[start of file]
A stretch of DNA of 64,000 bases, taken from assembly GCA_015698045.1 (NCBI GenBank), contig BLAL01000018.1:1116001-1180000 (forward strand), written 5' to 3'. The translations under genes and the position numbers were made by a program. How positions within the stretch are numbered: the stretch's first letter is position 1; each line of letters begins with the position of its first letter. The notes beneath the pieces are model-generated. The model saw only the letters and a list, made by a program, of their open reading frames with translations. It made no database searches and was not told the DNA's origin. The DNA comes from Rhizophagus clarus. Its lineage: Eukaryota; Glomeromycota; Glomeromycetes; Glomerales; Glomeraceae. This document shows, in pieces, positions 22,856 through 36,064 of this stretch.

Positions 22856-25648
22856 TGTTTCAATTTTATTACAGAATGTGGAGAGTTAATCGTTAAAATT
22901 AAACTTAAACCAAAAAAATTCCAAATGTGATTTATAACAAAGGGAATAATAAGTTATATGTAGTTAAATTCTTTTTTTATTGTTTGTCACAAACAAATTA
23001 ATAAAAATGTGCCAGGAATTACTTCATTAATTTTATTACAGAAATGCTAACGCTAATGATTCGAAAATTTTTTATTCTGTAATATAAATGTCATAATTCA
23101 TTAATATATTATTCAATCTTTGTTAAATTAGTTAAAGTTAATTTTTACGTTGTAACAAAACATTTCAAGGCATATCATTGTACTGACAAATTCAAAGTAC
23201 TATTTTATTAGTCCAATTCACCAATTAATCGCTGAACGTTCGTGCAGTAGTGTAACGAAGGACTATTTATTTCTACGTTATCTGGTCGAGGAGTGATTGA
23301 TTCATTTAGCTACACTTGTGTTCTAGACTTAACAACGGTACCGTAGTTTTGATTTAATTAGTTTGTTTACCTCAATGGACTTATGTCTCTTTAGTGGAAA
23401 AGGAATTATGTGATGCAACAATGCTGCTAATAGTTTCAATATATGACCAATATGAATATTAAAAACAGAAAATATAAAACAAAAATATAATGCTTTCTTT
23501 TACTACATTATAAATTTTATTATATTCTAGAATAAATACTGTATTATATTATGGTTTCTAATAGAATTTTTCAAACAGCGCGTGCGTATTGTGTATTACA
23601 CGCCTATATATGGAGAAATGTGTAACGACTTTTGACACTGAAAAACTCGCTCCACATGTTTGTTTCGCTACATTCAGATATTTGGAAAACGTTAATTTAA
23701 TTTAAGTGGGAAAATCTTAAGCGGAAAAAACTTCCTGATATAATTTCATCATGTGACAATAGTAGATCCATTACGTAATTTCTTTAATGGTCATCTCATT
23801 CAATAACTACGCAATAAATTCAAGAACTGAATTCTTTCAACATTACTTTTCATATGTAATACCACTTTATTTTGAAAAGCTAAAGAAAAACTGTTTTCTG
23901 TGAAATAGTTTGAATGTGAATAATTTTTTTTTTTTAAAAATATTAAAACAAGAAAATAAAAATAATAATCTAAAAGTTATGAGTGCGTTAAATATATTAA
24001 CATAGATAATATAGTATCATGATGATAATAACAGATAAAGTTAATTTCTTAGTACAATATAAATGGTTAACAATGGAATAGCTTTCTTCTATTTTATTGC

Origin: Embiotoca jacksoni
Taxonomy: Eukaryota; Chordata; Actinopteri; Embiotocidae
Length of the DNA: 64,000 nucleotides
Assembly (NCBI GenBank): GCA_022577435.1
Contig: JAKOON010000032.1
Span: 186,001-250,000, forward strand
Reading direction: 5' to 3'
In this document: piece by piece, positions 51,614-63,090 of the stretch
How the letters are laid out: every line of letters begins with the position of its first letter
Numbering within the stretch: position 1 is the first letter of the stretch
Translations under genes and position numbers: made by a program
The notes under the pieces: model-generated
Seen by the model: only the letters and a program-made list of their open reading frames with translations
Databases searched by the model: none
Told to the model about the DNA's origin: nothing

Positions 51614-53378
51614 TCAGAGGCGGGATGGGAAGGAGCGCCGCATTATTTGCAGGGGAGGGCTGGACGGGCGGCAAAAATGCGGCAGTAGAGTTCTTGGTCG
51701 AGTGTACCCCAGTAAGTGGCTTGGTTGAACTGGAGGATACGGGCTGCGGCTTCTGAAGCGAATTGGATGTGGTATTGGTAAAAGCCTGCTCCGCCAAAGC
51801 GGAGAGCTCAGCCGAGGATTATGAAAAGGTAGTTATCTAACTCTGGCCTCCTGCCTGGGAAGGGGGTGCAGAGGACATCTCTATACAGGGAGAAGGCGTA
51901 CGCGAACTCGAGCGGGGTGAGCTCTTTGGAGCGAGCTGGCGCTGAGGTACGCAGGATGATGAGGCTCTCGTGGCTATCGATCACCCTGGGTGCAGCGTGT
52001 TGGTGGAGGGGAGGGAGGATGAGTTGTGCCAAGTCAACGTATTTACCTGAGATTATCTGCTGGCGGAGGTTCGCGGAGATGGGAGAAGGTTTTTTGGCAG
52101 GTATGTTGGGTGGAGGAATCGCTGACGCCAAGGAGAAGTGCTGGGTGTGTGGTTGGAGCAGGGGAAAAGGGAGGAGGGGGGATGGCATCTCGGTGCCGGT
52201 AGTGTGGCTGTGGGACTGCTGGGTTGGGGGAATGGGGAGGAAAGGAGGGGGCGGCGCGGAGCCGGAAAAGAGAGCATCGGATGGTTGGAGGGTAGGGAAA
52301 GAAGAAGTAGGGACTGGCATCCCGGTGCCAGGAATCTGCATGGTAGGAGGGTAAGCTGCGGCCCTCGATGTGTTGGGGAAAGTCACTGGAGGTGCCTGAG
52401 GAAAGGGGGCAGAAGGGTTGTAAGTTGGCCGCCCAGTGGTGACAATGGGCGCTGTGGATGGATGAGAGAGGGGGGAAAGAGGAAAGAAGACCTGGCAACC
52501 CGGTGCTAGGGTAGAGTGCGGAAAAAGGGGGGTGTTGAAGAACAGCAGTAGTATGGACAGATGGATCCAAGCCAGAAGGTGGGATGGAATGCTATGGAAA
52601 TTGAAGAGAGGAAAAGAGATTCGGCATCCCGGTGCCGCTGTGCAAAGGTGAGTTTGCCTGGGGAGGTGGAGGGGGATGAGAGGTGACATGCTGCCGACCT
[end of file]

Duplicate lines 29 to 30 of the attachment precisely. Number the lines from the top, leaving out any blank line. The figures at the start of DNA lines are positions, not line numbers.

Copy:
Databases searched by the model: none
Told to the model about the DNA's origin: nothing